How to Perfect Your Pitch to a Journalist: 5 Top Tips
So, you’re wanting to contact a journalist but you have no idea how? Well, first of all, make sure you’re contacting them on a subject they specialise in. If you have a campaign you believe they will be interested in featuring, be sure to triple check their sector; what are their recent articles about? Are they posting frequently? And finally, do you think they will truly be interested in featuring your campaign? In other words, is it news to them?
For example, if you’re attempting to pitch a digital PR campaign on the best destinations to visit in 2019 to an entertainment journalist, they just won’t pay any attention.
With that said here are five tips to follow in order to pitch to a journalist and get your campaign on top-tier, high domain authority (DA) sites:
1) Keep it succinct - if you can’t summarise it in 10 words, neither can they
It’s vital to understand that journalists receive over 1,000 emails per day, so if your subject line and intro don’t grab them, they most likely won’t even think about featuring it. This is where the 10-word rule comes in.
Ask yourself: can I explain this campaign in 10 or fewer words?
If you can’t do this, look at re-angling your pitch. Put yourself in a journalists’ shoes - you’re receiving lots of emails, so awareness isn’t going to be high - an email needs to grab you immediately and essentially give you a headline in seconds.
Top tip: Summarise in 10 words or fewer
2) Don’t be overly formal, but don’t act chummy
You wouldn’t go up to someone in the street you’ve never met before and pretend to be their best friend, so don’t do it over email either.
Thinking a journalist wants to feature your content doesn’t mean they actually do - they have hundreds of emails bouncing into their inbox each day so they haven’t got time to reply to every single one and feature every campaign they get pitched.
A way to go about this is to get straight to the point and tell the story in the most simplistic (but also creative) way possible. If you’ve got a great angle that is both newsworthy and falls into the journalist's sector, then put it right at the top of your outreach email.
Top tip: Get straight to the point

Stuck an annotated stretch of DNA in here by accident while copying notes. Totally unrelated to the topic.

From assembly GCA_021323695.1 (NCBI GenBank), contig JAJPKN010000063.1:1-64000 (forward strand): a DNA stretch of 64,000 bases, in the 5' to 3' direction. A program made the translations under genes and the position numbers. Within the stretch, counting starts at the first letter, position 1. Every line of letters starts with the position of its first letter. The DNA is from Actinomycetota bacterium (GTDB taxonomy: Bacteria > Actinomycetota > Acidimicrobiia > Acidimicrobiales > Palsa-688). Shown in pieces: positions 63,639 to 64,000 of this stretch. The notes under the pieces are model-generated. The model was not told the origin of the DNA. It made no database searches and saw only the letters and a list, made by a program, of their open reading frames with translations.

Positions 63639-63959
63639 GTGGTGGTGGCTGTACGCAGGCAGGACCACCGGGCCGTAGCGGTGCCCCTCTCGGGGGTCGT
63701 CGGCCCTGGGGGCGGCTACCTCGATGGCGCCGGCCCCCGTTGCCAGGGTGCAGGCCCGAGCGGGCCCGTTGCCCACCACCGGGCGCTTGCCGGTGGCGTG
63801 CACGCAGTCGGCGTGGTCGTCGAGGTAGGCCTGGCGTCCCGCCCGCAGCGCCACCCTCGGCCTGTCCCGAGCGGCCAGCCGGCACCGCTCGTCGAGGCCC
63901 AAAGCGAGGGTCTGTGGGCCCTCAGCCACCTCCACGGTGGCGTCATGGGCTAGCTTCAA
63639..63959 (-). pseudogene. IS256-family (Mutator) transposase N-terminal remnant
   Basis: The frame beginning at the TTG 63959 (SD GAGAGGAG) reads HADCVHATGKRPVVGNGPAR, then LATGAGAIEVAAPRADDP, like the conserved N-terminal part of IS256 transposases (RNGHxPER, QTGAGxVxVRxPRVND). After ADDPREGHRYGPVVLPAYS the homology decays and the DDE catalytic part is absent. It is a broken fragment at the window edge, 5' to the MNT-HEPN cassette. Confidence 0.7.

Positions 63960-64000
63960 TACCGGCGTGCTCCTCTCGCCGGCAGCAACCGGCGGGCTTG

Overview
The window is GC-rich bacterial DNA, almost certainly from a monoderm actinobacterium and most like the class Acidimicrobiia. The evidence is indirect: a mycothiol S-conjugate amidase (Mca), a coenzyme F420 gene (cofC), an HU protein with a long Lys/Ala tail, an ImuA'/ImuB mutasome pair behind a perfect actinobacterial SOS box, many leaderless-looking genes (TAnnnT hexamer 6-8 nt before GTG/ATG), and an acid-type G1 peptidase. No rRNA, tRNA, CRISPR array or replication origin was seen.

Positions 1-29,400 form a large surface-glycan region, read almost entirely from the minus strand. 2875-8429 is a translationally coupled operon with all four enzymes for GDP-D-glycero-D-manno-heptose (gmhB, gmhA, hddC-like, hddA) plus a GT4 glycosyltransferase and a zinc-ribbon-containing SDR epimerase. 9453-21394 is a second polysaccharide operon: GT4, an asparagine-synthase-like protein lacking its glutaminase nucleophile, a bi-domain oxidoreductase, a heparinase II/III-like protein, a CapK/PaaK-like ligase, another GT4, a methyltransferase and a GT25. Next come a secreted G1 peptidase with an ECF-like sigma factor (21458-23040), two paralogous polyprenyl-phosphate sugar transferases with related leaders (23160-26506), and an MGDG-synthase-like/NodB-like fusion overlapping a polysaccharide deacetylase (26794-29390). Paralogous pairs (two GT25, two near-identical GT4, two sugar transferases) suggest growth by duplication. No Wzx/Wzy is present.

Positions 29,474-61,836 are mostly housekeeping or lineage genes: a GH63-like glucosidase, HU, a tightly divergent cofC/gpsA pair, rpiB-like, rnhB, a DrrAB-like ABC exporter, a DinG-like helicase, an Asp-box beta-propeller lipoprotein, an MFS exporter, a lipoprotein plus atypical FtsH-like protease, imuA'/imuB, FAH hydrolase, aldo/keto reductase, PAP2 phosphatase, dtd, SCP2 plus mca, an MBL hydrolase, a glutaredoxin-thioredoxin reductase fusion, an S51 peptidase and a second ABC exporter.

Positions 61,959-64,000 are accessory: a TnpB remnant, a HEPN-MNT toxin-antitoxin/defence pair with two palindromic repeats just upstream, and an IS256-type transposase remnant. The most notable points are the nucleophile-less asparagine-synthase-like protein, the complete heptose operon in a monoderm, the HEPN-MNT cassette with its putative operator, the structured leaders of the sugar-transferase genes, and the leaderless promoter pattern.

3) React to ongoings in their industry
Now it’s important to be aware of ongoings in a variety of industries; you’re a PR, it’s kind of your job. But, be sure to really research what’s going on if you’re pitching to a bunch of sectors at one given time.
For example, if you’ve got a story for the travel press, but there have just been a load of flight prices slashed by a particular airline, getting through on that day is going to be particularly tough - so why not just hold off?
Timing is key and journalists need stories quickly, so if your campaign hooks onto the back of a national awareness day, or something has entered the media stratosphere, find a way to piggyback it and you could just watch your campaign go from 5 links to 105...
Top tip: Always keep an eye on Twitter and news sites
4) Be tactical when exchanging emails - don’t give them everything all at once (you need a reason to follow up with them)
Journalists receive lots of emails so it’s very easy for your pitch to get lost in the midst of their overcrowded inbox. A way to tackle this? Always follow up.
But, disguise your follow-up as a ‘follow-on’ and offer them something else to accompany the campaign. This could be a quote, a photograph or even an additional statistic that hooks onto a reactive news story. If there is anything extra that you can provide the journalist that will make your story bounce back to the top of their inbox, then use it.
Top tip: Always hold something back
5) Pitching isn’t supposed to be easy, so don’t feel disheartened
PR is a creative industry and there is no formula for success - you either have a great campaign that is going to fly, or you don’t.
Just because your campaign doesn’t work with one journalist, or you don't hear back from the 200+ contacts you've outreached to, it doesn’t mean it is a complete fail. At the same time don’t be afraid to fail, because failing will make you look at things from a different angle - and we know PR is all about the angle…
Top tip: Keep pushing your campaign!